Director: Stephen Sommers
Stars: Anton Yelchin, Willem Dafoe
2 (out of 5) Globes
Among the critical cognoscenti, there exists a batch who’ve formed a noble wave called “vulgar auteurism." They seek to do what certain progressive-minded critics did in the 1950s and 1960s: defend and embrace those working in lowly trash genres as being worthy of serious study. They’ve come to the defense of Paul W.S. Anderson (“Resident Evil” films, lately “Pomepii”) and John Hyams (“Universal Soldier: Day of Reckoning”), who so far works mostly in DTV.
Someone seeking to really flex critical muscles — even if just as an exercise — would do well to mount a defense of Stephen Sommers. The director’s early work isn’t all that obnoxious: the monsters-on-a-cruise-ship number “Deep Rising” has its fans, and even his first go at “The Mummy” is a decent, even charming “Indiana Jones” knockoff. But beginning with that franchise’s sequel, he tumbled into aggressive storytelling nonsense, married to special effects that look, frankly, ugly. Even to those who’ve switched their brains to “off,” “Van Helsing” and the first “G.I. Joe” can seem like wastes of time.
With “Odd Thomas” Sommers goes back to his low budget roots. It’s an adaptation of Dean Koontz’s novel, which launched sequels, as it was designed to. Played in the film by Anton Yelchin, his name really is Odd — a result of a bureaucratic snafu at the hospital in which he was born. He also has telepathic powers. He sees dead people, a power he wields reluctantly, even when he’s called on to solve the occasional murder and, in this tale, snoop into the appearance of a lot of hellbeasts that look like cellophane wrappers.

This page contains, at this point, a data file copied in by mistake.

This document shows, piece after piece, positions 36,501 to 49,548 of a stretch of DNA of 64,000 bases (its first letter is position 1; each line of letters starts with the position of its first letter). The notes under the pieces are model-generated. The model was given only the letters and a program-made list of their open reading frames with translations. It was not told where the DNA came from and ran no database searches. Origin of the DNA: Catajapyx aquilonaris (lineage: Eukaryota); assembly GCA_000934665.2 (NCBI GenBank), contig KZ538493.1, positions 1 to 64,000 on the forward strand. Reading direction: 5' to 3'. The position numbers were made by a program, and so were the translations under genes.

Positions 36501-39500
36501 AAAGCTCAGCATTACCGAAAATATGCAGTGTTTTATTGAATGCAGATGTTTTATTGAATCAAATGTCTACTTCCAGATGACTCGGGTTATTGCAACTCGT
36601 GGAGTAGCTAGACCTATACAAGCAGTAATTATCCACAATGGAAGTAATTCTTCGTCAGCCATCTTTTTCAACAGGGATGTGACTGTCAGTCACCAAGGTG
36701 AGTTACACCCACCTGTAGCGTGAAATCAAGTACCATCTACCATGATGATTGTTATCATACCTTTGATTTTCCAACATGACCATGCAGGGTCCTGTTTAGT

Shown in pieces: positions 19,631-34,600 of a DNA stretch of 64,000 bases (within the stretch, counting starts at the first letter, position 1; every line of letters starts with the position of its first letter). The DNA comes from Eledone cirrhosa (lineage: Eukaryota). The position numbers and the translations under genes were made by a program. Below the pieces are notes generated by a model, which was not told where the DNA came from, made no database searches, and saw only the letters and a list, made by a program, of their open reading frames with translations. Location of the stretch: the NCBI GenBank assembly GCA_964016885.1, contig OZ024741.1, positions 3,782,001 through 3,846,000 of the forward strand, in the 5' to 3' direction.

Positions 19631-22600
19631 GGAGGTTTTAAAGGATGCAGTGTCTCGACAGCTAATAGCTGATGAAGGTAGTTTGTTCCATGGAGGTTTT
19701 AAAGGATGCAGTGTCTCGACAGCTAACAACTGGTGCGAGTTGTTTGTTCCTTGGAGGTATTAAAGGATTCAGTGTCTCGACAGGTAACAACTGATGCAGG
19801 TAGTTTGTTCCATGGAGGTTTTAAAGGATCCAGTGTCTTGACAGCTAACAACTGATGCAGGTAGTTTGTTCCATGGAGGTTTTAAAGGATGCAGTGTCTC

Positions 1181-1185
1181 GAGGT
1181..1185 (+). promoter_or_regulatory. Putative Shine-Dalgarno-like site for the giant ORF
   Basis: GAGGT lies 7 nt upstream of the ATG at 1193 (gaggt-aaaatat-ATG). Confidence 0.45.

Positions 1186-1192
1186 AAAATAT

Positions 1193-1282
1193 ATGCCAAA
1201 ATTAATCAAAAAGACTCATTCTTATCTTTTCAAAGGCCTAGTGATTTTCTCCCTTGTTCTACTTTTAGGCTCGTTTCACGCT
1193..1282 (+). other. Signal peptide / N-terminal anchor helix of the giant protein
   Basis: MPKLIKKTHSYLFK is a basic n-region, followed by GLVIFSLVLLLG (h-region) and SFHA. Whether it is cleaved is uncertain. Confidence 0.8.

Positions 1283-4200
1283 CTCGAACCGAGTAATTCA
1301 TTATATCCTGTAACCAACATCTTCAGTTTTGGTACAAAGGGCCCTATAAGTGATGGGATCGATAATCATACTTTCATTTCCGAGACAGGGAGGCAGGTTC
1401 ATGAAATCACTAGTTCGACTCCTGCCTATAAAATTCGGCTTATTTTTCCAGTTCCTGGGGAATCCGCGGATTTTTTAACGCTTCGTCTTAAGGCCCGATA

The monsters are the most glaring limitation of the tiny budget. They're supposed to be half-formed, but they end up looking quarter-formed —a couple 1s and 0s more than the gif villains of "Birdemic." But you don’t need untold millions to create ADD editing styles. Every cut comes with a sound effect “whoosh!”, and with Sommers’ attention spans, that means we’re hearing pointless noises every two seconds.
It’s a loud and hideous film, overwhelming what seems like a likable, breezy supernatural YA script. In supporting roles — as a spastic Chekhov in “Star Trek” and an oblivious dealer in Jim Jarmusch’s forthcoming “Only Lovers Left Alive” — Yelchin is a winning presence. As lead, in the “Fright Night” remake and “Like Crazy,” he lacks the personality to carry a picture through. He’s only somewhat interesting here, but the idea of a sunny, California town overrun with demons and murderers isn’t a bad one. And just when you're thinking that baddies have to be really stupid to hatch a plot in a town that boasts a known psychic, that becomes part of the plot.
But the film winds up more in keeping with Sommers’ most recent work: noisy, pointlessly busy, headache-inducing. He directs like he’s working from a poor script, which he isn’t. And so he torpedoes its potential. Sommers might be the worst director working who’s not Uwe Boll, who at least has accidental charm.